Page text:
Saturday, June 22, 2013

Glacier Peak Allergy Test

I learned about Glacier Peak Allergy Test through a Jindo owner Dr. M introduced. She has a dog with severe itchiness and another with digestive issues. She told me the test help improved both dogs conditions a lot after she changed their diet based on the test results. I was a bit suspicious, since the testing methods aren't that scientific, but decided to give it a try as it is relatively cheap (compare to the many other things I've tried).

I placed the order for the kit on 5/31 through their website and got the package around 6/5. (I found a few cheaper ones online, like from here and here, but after double checking with Glacier Peak, it was confirmed that the cheaper ones only have the food test while the more expensive one has 3 different tests: food, environmental, and beneficial holistic remedies.)

The kit came in an envelope, with instructions, a form to fill out, a return envelope, a comb and some cotton swabs. All I had to do was to fill out the form, collect some hair and place the swabs in Maya's mouth for some saliva. The entire process took less than 10 minutes.

The allergy test kit

Things included in the kit

Hair and saliva samples

I sent the samples back on 6/6 and got a confirmation on 6/8 that they received the mail. And on 6/19, Maya's result came back by email. (I've also uploaded a copy of the PDF here).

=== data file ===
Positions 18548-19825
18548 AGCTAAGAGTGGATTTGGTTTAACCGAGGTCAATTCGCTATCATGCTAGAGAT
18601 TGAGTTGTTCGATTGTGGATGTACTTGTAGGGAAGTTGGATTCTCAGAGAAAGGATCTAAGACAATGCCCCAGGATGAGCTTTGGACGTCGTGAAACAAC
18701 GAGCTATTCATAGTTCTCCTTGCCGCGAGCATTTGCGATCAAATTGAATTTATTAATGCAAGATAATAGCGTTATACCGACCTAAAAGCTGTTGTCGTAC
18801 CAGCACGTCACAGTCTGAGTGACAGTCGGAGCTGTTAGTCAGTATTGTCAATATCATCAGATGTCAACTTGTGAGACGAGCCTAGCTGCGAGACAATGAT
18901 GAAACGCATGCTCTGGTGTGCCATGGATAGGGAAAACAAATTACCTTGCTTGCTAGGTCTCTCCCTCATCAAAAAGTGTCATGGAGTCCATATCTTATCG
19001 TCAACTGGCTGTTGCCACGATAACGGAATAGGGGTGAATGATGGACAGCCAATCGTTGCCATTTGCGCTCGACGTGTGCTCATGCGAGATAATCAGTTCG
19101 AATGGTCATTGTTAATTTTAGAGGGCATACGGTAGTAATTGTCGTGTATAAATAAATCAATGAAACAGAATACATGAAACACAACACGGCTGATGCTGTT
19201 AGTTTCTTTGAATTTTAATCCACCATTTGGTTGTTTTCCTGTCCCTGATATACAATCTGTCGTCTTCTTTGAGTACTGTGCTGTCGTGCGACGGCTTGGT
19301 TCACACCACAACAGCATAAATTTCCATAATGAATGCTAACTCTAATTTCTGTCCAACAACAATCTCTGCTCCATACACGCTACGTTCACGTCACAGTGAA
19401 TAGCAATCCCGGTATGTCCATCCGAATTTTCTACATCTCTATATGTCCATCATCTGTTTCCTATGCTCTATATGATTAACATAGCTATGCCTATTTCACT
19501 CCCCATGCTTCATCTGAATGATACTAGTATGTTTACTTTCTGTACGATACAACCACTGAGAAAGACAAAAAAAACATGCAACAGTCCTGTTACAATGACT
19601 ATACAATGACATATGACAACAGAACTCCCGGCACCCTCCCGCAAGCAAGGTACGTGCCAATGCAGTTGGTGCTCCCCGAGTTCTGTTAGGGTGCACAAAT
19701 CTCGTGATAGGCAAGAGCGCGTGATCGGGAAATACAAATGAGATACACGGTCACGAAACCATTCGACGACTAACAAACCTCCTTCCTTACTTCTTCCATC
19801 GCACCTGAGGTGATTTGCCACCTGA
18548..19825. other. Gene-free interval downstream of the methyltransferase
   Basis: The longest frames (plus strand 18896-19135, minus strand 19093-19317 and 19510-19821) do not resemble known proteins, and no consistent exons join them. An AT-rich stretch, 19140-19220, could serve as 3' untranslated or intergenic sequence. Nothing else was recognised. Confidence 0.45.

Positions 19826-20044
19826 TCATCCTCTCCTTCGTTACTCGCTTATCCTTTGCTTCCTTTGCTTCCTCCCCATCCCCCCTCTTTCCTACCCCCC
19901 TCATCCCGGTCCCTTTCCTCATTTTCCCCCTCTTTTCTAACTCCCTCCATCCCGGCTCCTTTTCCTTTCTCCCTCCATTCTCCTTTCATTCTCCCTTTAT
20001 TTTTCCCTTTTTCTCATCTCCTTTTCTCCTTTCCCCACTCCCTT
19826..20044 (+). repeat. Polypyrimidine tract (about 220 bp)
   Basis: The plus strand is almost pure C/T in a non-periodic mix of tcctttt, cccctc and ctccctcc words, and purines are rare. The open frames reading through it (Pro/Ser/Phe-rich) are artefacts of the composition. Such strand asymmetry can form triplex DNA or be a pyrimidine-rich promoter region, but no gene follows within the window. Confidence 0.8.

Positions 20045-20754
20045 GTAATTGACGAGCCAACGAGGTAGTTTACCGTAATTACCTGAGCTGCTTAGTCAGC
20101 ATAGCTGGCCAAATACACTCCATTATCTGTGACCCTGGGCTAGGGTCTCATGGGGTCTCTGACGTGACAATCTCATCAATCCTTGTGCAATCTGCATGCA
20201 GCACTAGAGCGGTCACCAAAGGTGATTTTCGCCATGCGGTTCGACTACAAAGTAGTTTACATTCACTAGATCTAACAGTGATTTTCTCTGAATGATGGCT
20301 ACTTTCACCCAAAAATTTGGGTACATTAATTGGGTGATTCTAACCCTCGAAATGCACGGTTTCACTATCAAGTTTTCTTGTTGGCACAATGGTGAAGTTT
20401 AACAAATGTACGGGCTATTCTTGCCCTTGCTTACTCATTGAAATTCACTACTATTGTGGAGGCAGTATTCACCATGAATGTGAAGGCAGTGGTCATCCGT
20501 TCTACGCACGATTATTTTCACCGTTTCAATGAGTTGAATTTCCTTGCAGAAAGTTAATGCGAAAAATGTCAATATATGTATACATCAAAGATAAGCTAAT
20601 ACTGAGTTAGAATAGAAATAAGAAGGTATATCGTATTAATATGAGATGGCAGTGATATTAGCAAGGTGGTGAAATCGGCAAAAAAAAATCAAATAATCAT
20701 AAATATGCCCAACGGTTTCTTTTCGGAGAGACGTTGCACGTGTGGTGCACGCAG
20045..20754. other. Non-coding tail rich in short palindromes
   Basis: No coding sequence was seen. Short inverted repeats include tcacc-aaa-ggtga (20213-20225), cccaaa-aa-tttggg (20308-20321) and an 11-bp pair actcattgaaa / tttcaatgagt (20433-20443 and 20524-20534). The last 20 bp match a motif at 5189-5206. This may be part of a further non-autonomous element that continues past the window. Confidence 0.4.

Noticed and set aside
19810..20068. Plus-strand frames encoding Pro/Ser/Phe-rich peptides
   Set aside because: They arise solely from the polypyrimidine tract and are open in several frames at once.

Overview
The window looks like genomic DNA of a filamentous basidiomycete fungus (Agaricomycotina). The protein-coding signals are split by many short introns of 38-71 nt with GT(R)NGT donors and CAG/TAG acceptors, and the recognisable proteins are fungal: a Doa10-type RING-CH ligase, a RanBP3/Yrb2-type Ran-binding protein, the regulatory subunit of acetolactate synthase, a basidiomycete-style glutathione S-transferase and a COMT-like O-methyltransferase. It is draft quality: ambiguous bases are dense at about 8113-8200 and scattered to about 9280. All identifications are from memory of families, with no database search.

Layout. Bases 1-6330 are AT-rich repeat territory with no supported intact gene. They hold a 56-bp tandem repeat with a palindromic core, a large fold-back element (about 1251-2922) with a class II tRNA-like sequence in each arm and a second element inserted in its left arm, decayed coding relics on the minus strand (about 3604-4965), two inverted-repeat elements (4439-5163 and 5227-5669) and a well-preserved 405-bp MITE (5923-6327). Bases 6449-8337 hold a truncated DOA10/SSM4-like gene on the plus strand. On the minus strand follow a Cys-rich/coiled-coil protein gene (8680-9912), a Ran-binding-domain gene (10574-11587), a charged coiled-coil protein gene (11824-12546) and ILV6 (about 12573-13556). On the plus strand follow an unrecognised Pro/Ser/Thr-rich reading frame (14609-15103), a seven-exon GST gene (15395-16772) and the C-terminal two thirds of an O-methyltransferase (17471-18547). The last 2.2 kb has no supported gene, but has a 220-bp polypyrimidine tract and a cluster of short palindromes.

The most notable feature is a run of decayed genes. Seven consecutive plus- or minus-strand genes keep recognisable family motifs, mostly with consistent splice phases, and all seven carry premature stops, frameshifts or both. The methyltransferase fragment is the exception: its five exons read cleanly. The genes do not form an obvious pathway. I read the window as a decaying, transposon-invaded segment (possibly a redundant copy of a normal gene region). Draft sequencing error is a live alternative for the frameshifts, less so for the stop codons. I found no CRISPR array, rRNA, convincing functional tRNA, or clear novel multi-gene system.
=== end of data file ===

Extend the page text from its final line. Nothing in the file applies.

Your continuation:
Beneficial Remedies

Personally, I think the result is quite believable, though part of the result was to sell their products. It kind of echos her blood test result with only flea showing up in the environmental section. Some results also match my own observation, like her "sensitivity" to chicken, eggs, and wheat. However, some really surprised me, like sweet potato, duck and turkey, which I feed regularly. The "Probable Concerns" are also quite valid, as the hotspots on her feet is likely to have yeast infection. It is interesting to see some similarities with our last NAET treatment, which called out Zuke's treat (peanut butter, rice, barley), Nature's Balance cookie (duck, potato), and a soda cracker (wheat).

According to the Jindo owner, food sensitivity may not be the same as allergies. It may not always cause itchiness, but during the seasons when their bodies are weaker, it could start trigger the itchiness and make it look like seasonal allergies.

If the test is accurate, it could explain why none of the elimination diet worked, since sweet potato or potato has always been considered "safe", and never got removed from her diet or treats. For now, I will try to cut out all of the red items, which probably means I can not give her any commercially made food or treats, and I might have a hard time finding enough bones for her diet (since she can't have chicken, turkey or duck and I'm afraid she might break her teeth again on beef or pork bones). I might also look into adding some digestive enzymes.

Regardless, I think this will be a helpful guideline for me to plan Maya's meals. I really really hope this can help improve her conditions.

The total cost -
Test kit: $75.00
Shipping: $2.22
Postage for returning the samples: $0.66


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  2. I am thinking of have Actaeas do this test as well, I am not sure if the redness i saw on him is allergies or not, but they seems really close to what i saw on your pics, do you think this test is worth to try? did you find any progress after you stop giving Maya those food? poor Maya :( I hope he is getting better
    this is what happen on Actaeas